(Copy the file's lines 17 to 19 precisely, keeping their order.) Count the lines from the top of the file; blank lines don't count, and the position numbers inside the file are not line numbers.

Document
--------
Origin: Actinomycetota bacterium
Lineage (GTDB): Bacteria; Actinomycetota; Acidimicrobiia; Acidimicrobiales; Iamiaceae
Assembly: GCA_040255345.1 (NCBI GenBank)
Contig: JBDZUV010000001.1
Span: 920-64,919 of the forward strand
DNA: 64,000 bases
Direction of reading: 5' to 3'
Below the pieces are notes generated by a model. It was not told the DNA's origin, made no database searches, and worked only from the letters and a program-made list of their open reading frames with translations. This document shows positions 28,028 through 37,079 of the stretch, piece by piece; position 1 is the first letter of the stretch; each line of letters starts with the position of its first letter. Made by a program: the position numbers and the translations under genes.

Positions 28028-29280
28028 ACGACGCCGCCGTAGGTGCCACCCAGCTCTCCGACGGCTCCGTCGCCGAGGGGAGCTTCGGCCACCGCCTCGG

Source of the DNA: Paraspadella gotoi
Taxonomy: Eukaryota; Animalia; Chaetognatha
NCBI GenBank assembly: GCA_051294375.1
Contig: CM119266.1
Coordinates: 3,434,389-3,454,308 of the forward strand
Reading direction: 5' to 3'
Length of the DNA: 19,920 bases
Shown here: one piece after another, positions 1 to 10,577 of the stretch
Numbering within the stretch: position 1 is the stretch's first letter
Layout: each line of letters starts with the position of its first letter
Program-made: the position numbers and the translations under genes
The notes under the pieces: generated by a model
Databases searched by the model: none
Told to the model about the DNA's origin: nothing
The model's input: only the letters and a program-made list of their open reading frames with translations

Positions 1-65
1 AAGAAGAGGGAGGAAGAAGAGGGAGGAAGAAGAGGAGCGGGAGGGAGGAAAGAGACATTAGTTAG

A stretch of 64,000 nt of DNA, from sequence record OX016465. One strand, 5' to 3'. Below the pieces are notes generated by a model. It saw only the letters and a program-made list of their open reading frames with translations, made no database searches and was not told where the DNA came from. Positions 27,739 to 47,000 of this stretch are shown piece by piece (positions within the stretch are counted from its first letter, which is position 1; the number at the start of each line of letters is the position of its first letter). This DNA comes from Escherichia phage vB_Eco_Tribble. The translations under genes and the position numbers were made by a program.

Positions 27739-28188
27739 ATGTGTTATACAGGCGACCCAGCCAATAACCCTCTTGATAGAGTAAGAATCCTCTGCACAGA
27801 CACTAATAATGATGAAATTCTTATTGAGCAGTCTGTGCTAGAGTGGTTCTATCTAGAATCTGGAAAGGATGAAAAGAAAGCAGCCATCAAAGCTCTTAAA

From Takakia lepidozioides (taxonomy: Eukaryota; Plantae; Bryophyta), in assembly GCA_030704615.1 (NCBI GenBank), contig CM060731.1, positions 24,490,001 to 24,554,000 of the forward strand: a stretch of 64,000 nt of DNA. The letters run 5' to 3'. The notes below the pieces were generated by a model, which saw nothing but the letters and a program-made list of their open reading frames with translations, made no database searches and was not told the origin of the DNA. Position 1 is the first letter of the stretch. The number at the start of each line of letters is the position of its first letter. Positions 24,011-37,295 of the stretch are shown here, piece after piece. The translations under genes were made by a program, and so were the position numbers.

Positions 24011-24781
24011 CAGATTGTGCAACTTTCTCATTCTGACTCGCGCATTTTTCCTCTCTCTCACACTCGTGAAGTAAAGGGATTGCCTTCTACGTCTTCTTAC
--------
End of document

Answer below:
Length of the DNA: 19,920 bases
Shown here: one piece after another, positions 1 to 10,577 of the stretch
Numbering within the stretch: position 1 is the stretch's first letter